Yesterday, at a Starbucks, I wondered if I had lifted tipping totals when I gave the barista a $5 bill. Actually, when I said I wanted to give her $1, she placed the five in the tip jar, pulled four singles out, and gave me my change. But still, I wondered if other coffee drinkers might have seen the five and been inspired to leave more.
According to a totally unscientific study described in WSJ, “seeding” the tip jar could be more effective. It needs to look filled with dollar bills for people to want to add more. That jar also should be placed to the right of the register because customers are right-handed. And, it helps for the jar to be big.
It turns out there is much more to tipping than we (typically) think.
On the receiving end, tipping generates inequality. As you might expect, at restaurants, waiters and bartenders benefit the most:
Meanwhile, on the giving end, it’s possible that a higher minimum wage will mean a lower tip. In NYC the minimum wage for most workers has risen to $15. One journalist reported that her informal survey indicated most of us won’t tip less. She found instead that our tipping relates to those incentives we might not notice…like the larger tipping jar.
We also can ask how tipping makes us feel. In a Joe’s Crab Shack study, researchers noted how diners responded when Joe’s eliminated tips and then re-instated them. Comparing restaurant satisfaction for “service-inclusive pricing” to tipping, diners upped the rating when they tipped. It appears that tipping made people feel better about the meal. So Joe’s switched most of their establishments back to tipping.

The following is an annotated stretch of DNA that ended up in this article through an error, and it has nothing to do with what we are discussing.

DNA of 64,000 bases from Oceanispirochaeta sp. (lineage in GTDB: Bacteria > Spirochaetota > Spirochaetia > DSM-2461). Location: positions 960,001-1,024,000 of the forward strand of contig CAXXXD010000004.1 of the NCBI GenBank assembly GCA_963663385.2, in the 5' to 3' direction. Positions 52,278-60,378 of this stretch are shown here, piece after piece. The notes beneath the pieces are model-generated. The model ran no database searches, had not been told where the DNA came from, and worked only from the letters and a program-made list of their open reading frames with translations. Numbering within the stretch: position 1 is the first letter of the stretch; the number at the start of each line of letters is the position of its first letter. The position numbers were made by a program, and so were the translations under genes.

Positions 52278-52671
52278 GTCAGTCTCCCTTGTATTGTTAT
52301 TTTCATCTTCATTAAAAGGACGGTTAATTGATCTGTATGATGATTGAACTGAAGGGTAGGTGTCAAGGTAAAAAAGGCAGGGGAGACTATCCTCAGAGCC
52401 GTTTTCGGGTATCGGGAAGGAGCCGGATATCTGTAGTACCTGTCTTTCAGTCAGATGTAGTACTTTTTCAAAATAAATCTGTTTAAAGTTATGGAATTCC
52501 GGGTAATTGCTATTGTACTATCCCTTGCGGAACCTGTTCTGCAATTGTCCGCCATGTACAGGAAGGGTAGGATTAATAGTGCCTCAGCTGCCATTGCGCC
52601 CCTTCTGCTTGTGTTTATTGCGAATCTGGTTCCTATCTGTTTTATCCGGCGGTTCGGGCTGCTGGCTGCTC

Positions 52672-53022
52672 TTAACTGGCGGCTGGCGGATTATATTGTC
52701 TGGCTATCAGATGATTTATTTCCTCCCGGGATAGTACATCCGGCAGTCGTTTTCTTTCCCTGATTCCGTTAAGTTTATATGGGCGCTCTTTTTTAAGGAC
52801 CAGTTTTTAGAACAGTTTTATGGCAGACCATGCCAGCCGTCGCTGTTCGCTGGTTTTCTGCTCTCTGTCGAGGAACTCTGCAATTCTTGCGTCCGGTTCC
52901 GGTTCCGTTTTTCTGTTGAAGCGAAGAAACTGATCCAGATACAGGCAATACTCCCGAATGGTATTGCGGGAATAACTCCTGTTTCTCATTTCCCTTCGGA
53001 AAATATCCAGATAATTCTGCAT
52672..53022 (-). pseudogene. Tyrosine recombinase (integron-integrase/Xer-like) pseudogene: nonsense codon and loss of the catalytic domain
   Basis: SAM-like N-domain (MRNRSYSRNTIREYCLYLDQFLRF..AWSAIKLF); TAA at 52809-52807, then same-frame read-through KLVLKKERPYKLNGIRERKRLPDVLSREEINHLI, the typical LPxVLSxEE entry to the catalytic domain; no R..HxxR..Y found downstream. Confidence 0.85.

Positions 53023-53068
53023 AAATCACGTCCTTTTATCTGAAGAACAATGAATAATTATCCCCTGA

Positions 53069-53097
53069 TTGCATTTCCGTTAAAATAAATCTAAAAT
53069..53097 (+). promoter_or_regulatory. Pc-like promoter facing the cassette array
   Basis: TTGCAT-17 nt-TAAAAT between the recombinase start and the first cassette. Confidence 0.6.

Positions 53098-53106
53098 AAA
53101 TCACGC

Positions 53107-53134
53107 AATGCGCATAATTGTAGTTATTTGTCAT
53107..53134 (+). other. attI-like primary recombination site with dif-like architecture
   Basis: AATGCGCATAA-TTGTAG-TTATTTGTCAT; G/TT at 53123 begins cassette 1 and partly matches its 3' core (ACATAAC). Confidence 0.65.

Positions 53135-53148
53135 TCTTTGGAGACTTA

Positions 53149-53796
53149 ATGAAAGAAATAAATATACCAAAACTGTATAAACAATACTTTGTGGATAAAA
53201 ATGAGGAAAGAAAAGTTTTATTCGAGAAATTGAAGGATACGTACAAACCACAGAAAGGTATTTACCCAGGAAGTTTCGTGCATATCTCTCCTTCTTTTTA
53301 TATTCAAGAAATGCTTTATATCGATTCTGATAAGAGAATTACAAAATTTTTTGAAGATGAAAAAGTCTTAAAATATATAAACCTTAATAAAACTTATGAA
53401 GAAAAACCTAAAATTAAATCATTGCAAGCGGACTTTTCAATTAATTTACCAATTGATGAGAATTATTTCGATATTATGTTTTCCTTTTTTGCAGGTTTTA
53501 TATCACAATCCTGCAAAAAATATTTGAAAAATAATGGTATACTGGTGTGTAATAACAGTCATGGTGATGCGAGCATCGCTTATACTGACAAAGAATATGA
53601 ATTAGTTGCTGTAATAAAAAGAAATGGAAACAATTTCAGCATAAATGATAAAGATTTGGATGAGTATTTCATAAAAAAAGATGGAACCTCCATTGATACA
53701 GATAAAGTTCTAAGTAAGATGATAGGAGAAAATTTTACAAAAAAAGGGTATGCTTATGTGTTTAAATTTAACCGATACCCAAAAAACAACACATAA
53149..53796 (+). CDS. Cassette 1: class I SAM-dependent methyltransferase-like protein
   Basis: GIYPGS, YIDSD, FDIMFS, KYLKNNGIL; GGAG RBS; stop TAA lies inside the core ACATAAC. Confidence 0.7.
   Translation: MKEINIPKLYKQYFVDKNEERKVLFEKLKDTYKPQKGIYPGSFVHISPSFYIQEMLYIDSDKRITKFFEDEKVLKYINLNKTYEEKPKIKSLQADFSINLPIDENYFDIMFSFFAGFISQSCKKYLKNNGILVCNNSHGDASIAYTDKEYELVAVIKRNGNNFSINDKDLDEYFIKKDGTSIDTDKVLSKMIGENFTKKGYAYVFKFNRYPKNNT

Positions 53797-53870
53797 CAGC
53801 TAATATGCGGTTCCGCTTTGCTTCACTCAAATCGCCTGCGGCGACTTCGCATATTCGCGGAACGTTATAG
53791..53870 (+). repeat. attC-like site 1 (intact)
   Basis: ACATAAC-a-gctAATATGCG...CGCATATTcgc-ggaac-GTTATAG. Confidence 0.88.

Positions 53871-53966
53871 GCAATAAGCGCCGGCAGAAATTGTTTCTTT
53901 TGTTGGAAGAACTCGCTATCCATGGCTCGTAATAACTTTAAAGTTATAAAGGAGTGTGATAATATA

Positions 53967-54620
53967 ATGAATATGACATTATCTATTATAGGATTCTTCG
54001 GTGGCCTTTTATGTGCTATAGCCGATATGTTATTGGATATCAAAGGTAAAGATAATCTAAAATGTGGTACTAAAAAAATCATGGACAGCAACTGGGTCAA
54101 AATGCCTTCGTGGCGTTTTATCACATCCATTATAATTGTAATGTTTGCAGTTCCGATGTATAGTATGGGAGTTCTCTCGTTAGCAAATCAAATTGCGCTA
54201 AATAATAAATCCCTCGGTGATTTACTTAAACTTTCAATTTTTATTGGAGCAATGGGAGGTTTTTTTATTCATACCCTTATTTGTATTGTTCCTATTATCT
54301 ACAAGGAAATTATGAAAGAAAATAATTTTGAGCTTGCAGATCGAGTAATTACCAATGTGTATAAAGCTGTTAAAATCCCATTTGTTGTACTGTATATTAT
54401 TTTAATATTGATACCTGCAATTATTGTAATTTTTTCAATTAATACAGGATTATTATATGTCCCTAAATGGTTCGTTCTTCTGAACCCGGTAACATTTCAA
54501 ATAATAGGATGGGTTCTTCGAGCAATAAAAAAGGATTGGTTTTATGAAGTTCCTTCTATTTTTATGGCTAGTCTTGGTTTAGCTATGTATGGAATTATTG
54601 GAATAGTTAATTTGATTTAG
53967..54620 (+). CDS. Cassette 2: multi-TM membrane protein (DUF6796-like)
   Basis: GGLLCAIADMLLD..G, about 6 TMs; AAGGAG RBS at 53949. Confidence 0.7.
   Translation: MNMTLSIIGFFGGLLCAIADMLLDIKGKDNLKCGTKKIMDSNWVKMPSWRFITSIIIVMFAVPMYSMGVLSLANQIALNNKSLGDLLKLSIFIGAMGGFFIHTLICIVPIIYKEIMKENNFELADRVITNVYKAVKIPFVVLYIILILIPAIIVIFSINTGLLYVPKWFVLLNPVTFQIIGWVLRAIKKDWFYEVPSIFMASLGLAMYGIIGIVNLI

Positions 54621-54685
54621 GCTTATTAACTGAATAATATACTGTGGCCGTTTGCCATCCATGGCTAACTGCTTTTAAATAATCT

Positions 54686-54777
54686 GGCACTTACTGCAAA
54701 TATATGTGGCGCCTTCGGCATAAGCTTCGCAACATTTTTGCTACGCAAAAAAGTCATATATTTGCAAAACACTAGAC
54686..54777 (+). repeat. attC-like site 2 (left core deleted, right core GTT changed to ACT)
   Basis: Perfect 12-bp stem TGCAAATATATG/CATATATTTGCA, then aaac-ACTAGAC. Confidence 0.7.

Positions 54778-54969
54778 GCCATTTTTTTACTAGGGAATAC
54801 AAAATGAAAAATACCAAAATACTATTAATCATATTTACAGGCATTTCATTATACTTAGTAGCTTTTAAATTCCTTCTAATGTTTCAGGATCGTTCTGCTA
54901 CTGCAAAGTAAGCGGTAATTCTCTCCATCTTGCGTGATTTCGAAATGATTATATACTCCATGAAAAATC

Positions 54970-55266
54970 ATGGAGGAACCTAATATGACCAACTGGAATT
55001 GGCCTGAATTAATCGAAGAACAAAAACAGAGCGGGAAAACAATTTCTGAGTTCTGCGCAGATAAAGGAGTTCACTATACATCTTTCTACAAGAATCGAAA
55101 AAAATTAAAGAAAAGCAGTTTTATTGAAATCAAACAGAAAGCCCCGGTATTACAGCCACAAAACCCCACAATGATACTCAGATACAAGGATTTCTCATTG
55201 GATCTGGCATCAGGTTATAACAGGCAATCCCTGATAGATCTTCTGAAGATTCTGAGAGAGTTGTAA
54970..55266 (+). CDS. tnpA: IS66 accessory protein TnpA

But that takes us to yet another issue, the “pressured” tip. Have you ever had an inappropriate iPad tip option? Purchasing some raw fish at a seafood store, their iPad credit card setup asked me for tips that ranged from 15% to 30%. It was way high for a store purchase. However, WSJ tells us that people are embarrassed when they ignore the prompts. One survey even indicated a no tip option generates more tips.
These are the tipping policies we like and dislike:
Our Bottom Line: Social Norms
Tip-free dining had been called the “future of dining.” When restauranteur Danny Meyer tried it in NYC, he said it would benefit his kitchen and the front end. The chefs could earn more and the wait staff would have fewer problems with discrimination, sexist behavior, and “finicky customers.” He called it the moral high ground. Subsequently though, the exodus from his front end was considerable–maybe as much as 40% of his “legacy” staff between 2015 and 2018. While Meyer says he will stick with his “Hospitality Included” no tipping policy at some restaurants, the vast majority of the industry says staff and customers prefer tips.
It appears we have a paradox.
Although economists agree with Mr. Meyer that tipping is badly flawed, it is here to stay. The reason? I suspect that tipping is a social norm. Like peanut butter and jelly or love and marriage, it goes with the dining experience…
Even for our daily coffee and that jar on the right-hand side.
My sources and more: Thanks to WSJ for some insight on tip jars. They also told us more about iPad tipping and the tipped wage. Meanwhile Quartz looked at tipping here, here, and Reddit has this EndTipping wiki/FAQ. Lastly, you might read this at GrubStreet or just return to econlife’s Six Tipping Facts post.